onabanana, your comment about the Western world divided the continent and ethnicities within the continent is absolutely on point - I agree with you one hundred percent. Africa would never have been so ripe for conquering if it wasn't for the past 500 years of plundering on the part of Westerners - Africa used to be the home to the most powerful and richest nations in the world.
nyaradzom2001 nyaradzom2001 9 years
ona I'm definitely blaming Mugabe but I think if he lost the support of hes "look-east policy" he would have no choice but to step down, honestly the only thing that's ben propping that monster up is money from china. He had weapons which he paraded up and down the streets and nerve gas which he at one time threatened to use if people rioted from china. China is not to to balme for everything but they certaily have bolstered him up. China may be paying attention or whatever but supporting dictators is really distasteful and that's it.
onabanana onabanana 9 years
...And while China doesn't have a flawless track record in who and where it chooses to lend its support I think the west has done a much more plum job of divide and conquer. For every negative there is also a positive...China certainly does business with some shady characters (their official stance is to not meddle with the internal politics of others , tru or not that's the country line) but China is also paying attention to Africa, while most other countries would rather throw a few dollars at it call it charity and call it a day. China's large scale investment in Africa has resulted in providing water, power and roads. Developing countries complain when loans come with too many restrictions but when the Chinese come in willing to do business with anyone, Suddenly people act as if the big bad "China man" is going to take over.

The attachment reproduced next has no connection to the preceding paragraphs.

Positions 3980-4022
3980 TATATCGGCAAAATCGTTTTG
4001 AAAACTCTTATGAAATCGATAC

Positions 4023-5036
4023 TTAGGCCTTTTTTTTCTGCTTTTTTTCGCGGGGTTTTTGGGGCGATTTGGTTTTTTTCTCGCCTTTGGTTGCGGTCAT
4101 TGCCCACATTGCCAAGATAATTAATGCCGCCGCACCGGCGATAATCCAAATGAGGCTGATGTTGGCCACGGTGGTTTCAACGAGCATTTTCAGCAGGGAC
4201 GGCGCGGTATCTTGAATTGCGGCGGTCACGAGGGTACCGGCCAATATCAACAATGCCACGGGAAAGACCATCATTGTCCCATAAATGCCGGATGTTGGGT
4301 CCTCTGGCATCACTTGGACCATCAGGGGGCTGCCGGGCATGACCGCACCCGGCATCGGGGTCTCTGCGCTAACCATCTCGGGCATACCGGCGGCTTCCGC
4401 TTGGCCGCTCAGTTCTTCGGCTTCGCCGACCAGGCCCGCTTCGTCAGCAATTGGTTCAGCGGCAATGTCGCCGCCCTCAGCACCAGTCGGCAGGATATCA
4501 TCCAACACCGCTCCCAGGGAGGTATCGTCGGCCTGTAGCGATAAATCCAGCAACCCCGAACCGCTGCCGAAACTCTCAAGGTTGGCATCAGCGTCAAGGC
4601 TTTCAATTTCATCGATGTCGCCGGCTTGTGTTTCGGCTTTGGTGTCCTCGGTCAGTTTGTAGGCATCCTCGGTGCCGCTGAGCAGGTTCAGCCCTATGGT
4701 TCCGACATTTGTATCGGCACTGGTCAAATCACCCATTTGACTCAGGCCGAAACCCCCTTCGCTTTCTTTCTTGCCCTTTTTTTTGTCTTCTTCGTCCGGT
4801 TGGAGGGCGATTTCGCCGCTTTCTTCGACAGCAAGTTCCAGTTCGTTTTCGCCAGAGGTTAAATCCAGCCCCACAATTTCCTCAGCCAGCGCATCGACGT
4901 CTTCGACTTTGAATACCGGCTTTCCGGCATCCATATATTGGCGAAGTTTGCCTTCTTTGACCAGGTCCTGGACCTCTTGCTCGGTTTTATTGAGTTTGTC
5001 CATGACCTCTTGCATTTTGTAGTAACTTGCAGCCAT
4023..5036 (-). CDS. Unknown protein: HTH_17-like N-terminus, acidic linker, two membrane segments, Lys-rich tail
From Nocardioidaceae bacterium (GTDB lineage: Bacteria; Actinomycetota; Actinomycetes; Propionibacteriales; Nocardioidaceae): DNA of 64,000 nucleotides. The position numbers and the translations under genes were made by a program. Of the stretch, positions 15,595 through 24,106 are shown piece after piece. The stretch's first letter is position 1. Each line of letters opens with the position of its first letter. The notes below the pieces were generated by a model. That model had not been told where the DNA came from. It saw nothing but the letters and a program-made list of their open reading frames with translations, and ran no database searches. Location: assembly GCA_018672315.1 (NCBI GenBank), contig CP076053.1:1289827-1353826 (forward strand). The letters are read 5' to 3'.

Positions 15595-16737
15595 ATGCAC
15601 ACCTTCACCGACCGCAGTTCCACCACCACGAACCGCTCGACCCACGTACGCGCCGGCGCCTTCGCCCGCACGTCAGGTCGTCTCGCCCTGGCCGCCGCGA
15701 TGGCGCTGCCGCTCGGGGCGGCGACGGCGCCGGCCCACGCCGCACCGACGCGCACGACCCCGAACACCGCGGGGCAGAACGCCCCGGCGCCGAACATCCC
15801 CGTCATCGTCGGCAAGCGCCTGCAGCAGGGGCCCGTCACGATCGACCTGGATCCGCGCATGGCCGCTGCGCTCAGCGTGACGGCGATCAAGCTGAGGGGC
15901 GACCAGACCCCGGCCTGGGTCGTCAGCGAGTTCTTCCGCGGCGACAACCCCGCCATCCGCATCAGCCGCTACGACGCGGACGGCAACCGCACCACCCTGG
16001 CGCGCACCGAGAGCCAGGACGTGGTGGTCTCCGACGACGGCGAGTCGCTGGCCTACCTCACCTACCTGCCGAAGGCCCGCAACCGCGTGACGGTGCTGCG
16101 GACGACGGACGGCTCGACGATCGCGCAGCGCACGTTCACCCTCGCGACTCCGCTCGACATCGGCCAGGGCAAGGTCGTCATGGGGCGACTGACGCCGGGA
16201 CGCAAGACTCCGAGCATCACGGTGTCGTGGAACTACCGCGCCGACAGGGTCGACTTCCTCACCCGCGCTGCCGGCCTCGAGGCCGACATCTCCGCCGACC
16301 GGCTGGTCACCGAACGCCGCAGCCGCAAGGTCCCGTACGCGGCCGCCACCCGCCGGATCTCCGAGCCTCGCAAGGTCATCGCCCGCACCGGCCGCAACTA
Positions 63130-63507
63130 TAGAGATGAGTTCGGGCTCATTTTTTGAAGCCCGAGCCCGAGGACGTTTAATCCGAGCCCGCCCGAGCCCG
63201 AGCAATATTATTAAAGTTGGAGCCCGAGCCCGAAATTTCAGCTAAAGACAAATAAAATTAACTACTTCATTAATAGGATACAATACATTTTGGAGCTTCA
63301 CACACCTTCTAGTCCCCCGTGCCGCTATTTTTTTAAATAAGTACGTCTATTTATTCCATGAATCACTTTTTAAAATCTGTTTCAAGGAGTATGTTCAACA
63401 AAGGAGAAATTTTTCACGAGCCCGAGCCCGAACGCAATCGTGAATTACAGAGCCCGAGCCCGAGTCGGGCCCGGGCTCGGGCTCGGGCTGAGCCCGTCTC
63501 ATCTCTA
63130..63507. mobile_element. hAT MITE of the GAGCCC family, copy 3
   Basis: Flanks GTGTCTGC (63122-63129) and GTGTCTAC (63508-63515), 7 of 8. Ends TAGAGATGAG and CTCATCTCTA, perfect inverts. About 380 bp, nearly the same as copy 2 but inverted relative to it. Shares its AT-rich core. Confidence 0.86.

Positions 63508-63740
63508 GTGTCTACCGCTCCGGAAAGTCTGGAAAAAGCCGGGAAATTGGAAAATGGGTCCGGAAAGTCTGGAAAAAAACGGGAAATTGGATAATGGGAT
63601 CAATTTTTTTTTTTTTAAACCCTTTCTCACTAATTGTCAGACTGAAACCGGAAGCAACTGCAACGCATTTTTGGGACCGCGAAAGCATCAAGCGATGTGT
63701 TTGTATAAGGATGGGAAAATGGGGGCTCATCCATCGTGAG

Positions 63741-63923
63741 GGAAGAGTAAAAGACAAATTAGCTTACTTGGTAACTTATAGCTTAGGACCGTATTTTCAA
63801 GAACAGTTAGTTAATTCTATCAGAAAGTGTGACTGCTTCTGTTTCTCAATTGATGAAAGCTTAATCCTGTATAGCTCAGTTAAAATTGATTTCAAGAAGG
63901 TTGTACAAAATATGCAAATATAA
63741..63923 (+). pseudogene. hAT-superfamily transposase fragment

onabanana onabanana 9 years
You don't speak for All people from Zimbabwe and blaming China for Zimbabwe's issues seems not only unfair but outrageously inaccurate. I think Mungabe had a lot more to do with Zimbabwe's dire state...and taking farms away from the white farmers (which China had little to do with) was one of the most ridiculous moves ever! Bread basket turned empty barrel what a fantastic legacy. Land was turned over to people who had no clue what to do! People on this forum don't know who you are so when you write "They aren't the nicest people either. Makes me sick.." It makes you sound at best hateful.
nyaradzom2001 nyaradzom2001 9 years